Daymond Langkow used to be ideally suited as a #2 centre. With his best season now five seasons behind him and the fact he is nearly 35, I think it is safe to say he won’t be with the Flames very long after this year. With his injury history, declining production and an inability to fulfill his usual role, he’s done like dinner.

Hagman? I’d be surprised if he lasts the entirety of this season. The fans hate him. The team is clearly frustrated. He could end up overseas sooner rather than later.

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There are some question marks in the upcoming UFA crop for the Flames, however. For example, there were many nights when Tim Jackman was the best player on the ice. He could be a useful fourth liner that can fill in on the third line when needed. Olli Jokinen started to see a revival in his game after Darryl Sutter left office. This is a pivotal season for him. The same could be said for David Moss but in reality he could end up with the rest of the group. Out of work come July 1, 2012. Cory Sarich has a great opportunity ahead of him this year. He’ll get more minutes than he can eat. With a solid year he could earn a spot in the team’s future.

Assessing the Core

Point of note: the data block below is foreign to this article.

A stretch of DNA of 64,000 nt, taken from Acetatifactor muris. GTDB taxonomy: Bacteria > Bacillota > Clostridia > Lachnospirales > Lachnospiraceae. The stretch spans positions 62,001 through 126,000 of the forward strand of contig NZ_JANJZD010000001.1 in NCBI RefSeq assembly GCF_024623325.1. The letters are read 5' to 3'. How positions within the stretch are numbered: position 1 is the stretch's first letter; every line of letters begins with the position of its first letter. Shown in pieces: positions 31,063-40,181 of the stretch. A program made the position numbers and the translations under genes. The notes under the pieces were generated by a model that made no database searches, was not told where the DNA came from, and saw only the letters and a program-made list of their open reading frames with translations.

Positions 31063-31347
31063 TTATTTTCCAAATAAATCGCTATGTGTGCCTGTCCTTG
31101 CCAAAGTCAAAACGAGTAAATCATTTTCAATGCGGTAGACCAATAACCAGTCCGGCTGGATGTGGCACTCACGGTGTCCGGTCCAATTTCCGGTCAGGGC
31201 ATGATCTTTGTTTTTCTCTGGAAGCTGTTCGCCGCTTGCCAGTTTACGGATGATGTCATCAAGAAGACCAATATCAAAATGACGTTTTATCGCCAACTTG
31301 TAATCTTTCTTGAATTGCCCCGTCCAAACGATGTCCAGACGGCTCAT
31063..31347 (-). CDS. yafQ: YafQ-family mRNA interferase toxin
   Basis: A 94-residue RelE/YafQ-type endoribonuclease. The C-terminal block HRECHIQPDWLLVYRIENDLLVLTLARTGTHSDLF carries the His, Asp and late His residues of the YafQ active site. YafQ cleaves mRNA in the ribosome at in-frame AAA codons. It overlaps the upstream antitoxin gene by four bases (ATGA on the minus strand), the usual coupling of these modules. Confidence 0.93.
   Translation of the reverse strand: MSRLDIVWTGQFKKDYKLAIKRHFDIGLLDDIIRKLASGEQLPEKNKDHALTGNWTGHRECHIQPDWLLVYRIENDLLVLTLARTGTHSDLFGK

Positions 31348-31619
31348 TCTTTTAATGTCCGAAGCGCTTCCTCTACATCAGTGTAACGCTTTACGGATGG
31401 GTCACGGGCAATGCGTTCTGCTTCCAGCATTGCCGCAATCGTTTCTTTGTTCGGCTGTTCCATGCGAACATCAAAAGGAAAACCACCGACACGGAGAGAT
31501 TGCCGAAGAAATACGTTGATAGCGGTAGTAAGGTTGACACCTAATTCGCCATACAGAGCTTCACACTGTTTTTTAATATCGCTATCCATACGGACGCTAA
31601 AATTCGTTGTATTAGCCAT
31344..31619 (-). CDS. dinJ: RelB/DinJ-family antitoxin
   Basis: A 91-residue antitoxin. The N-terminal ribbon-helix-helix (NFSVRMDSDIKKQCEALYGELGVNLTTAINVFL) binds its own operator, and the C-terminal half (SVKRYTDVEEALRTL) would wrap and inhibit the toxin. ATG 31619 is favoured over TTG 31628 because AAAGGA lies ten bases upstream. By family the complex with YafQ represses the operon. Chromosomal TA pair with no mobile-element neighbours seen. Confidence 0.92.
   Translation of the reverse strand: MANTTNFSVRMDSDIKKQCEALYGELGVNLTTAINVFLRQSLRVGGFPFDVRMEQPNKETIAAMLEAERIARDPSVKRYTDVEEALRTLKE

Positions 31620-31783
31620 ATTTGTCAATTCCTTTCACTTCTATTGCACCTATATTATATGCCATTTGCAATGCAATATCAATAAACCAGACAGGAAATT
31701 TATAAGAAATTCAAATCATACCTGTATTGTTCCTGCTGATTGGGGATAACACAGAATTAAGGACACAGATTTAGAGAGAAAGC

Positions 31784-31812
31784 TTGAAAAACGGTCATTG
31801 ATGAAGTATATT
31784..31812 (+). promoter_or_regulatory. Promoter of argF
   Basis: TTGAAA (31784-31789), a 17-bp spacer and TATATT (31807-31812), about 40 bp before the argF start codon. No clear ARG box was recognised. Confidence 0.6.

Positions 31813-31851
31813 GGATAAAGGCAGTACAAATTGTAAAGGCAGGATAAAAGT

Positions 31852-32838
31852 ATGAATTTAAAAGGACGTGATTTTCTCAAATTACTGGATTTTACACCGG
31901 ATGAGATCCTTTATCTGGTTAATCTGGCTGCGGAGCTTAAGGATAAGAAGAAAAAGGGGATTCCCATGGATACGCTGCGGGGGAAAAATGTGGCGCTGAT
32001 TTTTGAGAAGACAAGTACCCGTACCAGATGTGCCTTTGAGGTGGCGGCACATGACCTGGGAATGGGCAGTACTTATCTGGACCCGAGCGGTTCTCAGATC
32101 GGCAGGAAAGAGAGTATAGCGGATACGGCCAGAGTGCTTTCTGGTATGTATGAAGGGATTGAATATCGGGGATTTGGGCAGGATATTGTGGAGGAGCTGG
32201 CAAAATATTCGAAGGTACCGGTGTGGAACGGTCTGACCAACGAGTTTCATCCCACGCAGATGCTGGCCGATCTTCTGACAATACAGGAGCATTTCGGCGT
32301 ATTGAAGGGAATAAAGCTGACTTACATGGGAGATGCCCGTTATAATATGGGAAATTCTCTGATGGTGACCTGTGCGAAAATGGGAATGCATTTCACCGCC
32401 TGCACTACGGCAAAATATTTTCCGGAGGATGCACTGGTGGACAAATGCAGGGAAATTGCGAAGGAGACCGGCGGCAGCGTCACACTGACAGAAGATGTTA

Looking into 2012-13, The Flames have Jarome Iginla, Alex Tanguay, Curtis Glencross, Rene Bourque and Matt Stajan signed. The popular assumption amongst the Sea of Red? Stajan and his ridiculous contract will be deep-sixed sometime in the next year. Michael Backlund, an RFA, will have every opportunity to work his way into the top two center positions and with his ability and steady improvement there is every reason to believe he will earn his place in the core going forward.

The defensive core has some good pieces in place but may need some working over as well. Bouwmeester, Giordano are certain to lead this team in the coming years even though both are on the pricey side of the ledger, to say the least. Babchuk, Carson and Butler all have the potential to be better. The Flames will need to hope that happens sooner rather than later.

While Kipper is always reliable and Karlsson offers everything the Flames need in a back-up, their number one is aging. There are not many goalies that can maintain a high level into their late 30’s and early 40’s although, Martin Brodeur, Tim Thomas & Dwayne Roloson quickly come to mind. So, as he turns 35, how much more does he have left to give?